Example: If we are considering a rigid pendulum say a bar hanging from a frictionless ball socket, then we can either count the degrees of freedom for a free bar then consider the constraint imposed by the mechanical connection separately, or we can cut to the chase and consider only the two DOF of the pendulum, e.g. the two angular components.

    It is all in the wording of the system definition, is it "a bar pinned at a point" or is it a "pendulum". The mechanics is the same but definitions of terms may vary slightly in context as one considers which more general systems the one under study is to be incorporated into. Say if one wants to consider relaxing a constraint or finding a force of constraint then one may want to start with the more general base system and include the extra degrees of freedom.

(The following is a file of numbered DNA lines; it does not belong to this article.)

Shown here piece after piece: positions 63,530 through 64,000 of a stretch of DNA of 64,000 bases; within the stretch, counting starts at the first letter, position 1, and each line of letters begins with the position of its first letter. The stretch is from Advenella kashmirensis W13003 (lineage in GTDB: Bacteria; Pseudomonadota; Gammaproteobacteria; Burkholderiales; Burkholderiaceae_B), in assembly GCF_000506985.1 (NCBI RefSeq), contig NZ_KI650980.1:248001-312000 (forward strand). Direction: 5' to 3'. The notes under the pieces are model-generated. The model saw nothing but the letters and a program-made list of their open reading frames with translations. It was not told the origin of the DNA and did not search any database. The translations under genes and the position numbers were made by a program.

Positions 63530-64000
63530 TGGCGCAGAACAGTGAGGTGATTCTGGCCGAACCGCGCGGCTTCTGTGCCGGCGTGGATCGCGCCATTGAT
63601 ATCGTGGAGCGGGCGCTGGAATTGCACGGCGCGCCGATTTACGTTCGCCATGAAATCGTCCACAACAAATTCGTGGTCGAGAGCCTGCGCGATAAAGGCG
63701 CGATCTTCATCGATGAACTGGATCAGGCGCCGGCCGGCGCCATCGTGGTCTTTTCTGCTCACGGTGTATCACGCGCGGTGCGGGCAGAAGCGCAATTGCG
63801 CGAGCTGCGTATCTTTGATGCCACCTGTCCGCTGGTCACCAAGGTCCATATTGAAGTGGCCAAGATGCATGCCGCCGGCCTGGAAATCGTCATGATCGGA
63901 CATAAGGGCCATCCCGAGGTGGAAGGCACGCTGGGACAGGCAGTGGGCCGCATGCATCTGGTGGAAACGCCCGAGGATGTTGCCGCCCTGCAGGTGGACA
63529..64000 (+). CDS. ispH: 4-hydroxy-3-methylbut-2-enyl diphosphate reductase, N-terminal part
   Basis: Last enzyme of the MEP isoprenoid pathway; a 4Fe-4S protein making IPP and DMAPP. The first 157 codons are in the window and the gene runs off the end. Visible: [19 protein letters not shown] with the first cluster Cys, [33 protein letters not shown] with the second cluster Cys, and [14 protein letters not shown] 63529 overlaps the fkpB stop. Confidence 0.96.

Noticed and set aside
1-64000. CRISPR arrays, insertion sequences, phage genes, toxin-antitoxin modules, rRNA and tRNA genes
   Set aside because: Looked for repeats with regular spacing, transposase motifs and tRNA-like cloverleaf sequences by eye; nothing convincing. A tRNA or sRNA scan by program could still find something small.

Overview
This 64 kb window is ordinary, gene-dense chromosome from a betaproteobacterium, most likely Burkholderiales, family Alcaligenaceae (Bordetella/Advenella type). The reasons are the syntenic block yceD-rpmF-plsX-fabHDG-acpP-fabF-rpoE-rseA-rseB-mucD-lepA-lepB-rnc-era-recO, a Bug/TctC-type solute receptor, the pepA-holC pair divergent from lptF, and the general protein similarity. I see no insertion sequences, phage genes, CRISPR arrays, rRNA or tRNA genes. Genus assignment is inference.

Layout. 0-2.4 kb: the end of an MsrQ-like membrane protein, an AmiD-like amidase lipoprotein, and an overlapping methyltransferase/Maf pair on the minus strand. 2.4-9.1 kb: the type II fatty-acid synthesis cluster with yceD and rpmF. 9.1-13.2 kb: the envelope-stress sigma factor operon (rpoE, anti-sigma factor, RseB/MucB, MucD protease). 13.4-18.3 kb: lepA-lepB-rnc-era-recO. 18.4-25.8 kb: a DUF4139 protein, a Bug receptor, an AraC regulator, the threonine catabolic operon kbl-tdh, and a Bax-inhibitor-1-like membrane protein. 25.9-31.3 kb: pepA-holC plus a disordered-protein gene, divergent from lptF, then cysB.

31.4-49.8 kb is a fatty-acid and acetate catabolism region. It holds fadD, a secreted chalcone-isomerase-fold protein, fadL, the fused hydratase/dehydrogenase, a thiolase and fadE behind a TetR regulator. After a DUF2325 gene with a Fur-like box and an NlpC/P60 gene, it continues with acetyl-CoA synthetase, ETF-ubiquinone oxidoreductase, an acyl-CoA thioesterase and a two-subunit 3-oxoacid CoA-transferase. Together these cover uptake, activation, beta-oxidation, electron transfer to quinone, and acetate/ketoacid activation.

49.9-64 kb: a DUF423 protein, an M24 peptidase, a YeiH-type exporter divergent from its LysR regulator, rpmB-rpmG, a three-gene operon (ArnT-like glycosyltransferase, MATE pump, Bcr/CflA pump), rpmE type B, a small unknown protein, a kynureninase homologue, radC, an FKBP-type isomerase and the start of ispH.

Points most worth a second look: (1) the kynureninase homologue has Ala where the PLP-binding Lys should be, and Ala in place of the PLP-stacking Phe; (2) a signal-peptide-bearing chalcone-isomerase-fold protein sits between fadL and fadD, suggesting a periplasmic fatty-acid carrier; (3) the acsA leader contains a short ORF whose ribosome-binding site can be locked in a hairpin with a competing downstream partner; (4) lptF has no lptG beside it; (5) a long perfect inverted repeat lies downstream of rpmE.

I mean ultimately a rigid rotating body is a collection of atoms with 3N degrees of freedom and 3N-6 constraints. It is silly to start there if you want to treat it as a RR... but if you want to generalize to a rotating elastic body you find new DOF's from amoung those 3N, enumerate modes you wish to consider and ignore the rest.